My Working Mother Model.

I grew up with a working mother. When I was really little – before I can remember, even – she took some time off from being a English teacher to stay home with me, and then my brother. But somewhere in there she got bored, or needed the money, or both, and she took a part-time job for a while as a proofreader, and then as a sales rep for a pharmaceutical company. Eventually, though, and while I was still in grade school, she went back to teaching, full time.


I don’t know when, exactly, I realized that my mom worked and a lot of other moms didn’t, but I do remember feeling proud of her from a very early age. When we would run into her teenaged students at the mall, or at a restaurant, they would always tell me how great she was, and how much they liked her class. And when I got to be in middle school, and she had moved on to become a reading specialist for remedial students, I used to help her grade papers, which made me feel grown up, and important, and which I used to brag about to all of my friends.


But of course, having a working mom also had its drawbacks. I was a latchkey kid, and for much of my childhood, my brother and I came home to an empty house after school. We’d watch tv and eat chocolate covered donuts, and on the many days that I forgot the key, we’d sit outside on the porch for a few hours, waiting for one of my parents to come home and finally let us in. (By the way, could you even imagine this scenario now????) And because my mom didn’t get home most nights until close to five, dinnertime in our house meant that we either threw a Hungryman or a can of Spaghetti-Os into the microwave, or we went out to Wendy’s, Pizza Hut, or the local Chinese restaurant in our neighborhood. I remember a friend telling me a few years ago that her mom used to have homemade chocolate chip cookies and milk waiting for them every single day after school, and I remember being shocked – shocked – by this. I didn’t know people really did that, I told her. I thought it was just something made up. Something that the writers for Leave It to Beaver had conjured from their imaginations.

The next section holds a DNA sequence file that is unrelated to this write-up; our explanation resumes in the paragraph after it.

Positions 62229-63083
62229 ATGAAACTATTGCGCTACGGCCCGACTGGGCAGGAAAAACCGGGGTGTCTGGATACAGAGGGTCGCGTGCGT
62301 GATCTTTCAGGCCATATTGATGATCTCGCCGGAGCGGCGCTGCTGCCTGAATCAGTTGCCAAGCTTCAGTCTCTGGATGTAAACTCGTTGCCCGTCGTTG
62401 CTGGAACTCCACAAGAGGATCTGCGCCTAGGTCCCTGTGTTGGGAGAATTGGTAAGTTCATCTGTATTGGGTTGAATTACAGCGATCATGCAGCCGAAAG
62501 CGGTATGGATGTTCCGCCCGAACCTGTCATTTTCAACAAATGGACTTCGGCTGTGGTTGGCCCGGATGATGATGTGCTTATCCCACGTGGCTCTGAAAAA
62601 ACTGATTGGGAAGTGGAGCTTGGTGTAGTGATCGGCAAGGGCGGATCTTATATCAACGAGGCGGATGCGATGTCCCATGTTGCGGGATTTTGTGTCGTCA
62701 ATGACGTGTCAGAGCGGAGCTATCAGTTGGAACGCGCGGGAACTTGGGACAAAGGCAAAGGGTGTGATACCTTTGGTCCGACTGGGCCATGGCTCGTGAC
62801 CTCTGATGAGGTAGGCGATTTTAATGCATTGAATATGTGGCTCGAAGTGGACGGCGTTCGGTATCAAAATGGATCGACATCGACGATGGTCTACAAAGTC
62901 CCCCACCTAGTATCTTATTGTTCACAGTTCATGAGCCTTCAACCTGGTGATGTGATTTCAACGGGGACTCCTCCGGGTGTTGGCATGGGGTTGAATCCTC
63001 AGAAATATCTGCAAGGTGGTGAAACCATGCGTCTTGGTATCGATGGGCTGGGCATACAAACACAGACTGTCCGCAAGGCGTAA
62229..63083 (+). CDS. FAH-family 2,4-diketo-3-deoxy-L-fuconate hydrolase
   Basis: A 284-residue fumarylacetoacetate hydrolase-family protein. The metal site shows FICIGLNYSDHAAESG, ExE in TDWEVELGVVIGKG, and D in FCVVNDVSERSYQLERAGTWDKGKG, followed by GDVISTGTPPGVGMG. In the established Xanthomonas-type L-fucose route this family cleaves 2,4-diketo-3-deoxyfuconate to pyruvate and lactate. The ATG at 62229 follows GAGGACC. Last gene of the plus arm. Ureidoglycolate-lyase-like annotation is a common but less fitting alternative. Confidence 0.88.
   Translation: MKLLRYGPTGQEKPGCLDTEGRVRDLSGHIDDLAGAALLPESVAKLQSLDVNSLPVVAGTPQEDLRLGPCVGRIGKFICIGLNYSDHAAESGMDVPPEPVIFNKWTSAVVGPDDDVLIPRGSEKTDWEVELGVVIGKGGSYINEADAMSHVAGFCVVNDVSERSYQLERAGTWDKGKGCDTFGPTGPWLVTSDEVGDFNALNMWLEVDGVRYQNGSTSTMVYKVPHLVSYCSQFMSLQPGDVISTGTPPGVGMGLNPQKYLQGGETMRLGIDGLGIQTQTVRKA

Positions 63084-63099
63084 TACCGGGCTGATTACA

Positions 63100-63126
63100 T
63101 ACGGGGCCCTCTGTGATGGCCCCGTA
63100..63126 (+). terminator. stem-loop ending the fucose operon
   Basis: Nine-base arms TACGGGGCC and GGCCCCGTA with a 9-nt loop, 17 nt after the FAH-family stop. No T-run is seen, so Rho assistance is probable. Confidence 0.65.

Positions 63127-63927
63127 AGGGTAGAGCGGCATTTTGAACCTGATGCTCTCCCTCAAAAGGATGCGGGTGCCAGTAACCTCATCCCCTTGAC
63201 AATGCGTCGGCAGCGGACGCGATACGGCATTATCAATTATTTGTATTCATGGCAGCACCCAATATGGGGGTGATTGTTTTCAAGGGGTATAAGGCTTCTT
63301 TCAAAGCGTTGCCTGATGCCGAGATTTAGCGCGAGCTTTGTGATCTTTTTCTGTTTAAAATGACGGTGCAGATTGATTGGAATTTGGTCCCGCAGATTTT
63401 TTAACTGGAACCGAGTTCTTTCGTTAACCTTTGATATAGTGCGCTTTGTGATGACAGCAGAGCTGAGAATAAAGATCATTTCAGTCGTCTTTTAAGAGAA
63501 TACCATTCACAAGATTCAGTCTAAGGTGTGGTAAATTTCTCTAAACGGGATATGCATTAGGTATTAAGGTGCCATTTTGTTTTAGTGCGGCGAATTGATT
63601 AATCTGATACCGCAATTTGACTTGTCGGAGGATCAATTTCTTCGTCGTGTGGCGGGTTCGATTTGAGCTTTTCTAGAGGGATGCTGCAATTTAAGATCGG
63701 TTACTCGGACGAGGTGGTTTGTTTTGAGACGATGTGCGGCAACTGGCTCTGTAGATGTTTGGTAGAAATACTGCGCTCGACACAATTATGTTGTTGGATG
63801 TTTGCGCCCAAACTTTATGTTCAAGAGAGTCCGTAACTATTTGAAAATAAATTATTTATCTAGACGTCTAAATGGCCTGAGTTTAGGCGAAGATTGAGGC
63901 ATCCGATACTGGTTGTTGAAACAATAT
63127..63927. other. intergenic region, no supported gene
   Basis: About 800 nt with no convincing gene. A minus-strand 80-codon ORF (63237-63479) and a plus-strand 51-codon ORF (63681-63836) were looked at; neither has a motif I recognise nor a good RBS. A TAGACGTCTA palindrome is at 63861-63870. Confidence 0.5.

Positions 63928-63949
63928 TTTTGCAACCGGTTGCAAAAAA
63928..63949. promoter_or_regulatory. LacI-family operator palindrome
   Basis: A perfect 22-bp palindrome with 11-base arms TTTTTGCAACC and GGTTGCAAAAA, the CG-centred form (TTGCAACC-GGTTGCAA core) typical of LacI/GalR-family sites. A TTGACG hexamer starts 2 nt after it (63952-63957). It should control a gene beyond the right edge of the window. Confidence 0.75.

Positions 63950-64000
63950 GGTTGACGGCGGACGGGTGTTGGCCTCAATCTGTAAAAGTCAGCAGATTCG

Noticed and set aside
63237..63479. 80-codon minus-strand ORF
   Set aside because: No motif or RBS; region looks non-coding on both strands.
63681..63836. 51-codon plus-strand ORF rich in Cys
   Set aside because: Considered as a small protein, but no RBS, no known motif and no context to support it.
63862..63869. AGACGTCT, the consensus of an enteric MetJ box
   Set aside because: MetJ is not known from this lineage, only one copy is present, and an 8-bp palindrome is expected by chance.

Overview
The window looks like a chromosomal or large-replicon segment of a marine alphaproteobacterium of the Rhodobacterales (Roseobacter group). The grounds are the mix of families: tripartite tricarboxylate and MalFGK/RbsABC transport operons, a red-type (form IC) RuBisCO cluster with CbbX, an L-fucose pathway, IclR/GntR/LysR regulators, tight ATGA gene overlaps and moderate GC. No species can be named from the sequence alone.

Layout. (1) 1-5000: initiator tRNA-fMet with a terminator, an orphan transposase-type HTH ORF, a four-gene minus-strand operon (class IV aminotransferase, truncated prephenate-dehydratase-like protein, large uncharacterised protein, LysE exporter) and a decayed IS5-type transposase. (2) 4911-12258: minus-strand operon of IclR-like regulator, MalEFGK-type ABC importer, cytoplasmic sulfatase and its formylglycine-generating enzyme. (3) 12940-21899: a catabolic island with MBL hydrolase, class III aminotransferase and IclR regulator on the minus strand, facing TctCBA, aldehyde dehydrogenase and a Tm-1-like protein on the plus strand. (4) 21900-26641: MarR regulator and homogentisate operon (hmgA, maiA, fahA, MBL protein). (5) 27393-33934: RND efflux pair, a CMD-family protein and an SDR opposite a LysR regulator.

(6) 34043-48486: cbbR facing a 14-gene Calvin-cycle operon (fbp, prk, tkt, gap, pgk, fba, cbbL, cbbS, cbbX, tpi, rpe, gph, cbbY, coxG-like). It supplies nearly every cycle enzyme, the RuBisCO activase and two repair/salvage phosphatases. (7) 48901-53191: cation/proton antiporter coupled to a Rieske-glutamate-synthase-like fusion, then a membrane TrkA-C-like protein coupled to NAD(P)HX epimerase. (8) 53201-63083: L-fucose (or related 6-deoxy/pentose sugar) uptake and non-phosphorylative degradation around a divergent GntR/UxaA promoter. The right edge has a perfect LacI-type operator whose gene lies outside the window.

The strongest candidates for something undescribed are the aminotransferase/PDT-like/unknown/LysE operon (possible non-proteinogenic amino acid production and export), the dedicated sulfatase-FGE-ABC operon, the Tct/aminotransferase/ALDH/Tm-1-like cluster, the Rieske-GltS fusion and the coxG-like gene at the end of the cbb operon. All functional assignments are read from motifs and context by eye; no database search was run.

In terms of juggling, my parents, I think, were way ahead of their time. My father was an accountant at a small, three person firm, and he more or less set his own schedule, which made it really easy for my mom to go to work every day. She had to be at school by 7 am, so my father drove morning carpool, and our neighbors brought us home in the afternoons. When there were school field trips that required a chaperone, my dad usually went, and instead of participating in Girl Scouts, I was part of a father/daughter group called Indian Princesses. And when it wasn’t tax season, a lot of nights, my dad would come home early and actually cook dinner for all of us.



I'm glad to hear this as I am a mother of two and i work very hard and always feel that I don't give enough to my kids but you know we have to do what we have too...